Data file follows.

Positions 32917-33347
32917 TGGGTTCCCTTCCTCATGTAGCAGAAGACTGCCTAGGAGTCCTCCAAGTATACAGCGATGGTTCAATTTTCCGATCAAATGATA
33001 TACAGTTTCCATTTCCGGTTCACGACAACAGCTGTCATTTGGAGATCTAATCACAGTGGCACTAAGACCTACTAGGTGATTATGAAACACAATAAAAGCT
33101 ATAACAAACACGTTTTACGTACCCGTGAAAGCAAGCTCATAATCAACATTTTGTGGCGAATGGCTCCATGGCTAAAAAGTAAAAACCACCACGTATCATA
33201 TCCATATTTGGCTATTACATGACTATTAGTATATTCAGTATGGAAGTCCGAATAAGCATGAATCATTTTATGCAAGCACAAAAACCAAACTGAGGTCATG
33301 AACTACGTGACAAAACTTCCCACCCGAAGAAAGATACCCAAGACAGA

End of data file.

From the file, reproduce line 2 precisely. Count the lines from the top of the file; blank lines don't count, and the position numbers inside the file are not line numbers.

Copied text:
32917 TGGGTTCCCTTCCTCATGTAGCAGAAGACTGCCTAGGAGTCCTCCAAGTATACAGCGATGGTTCAATTTTCCGATCAAATGATA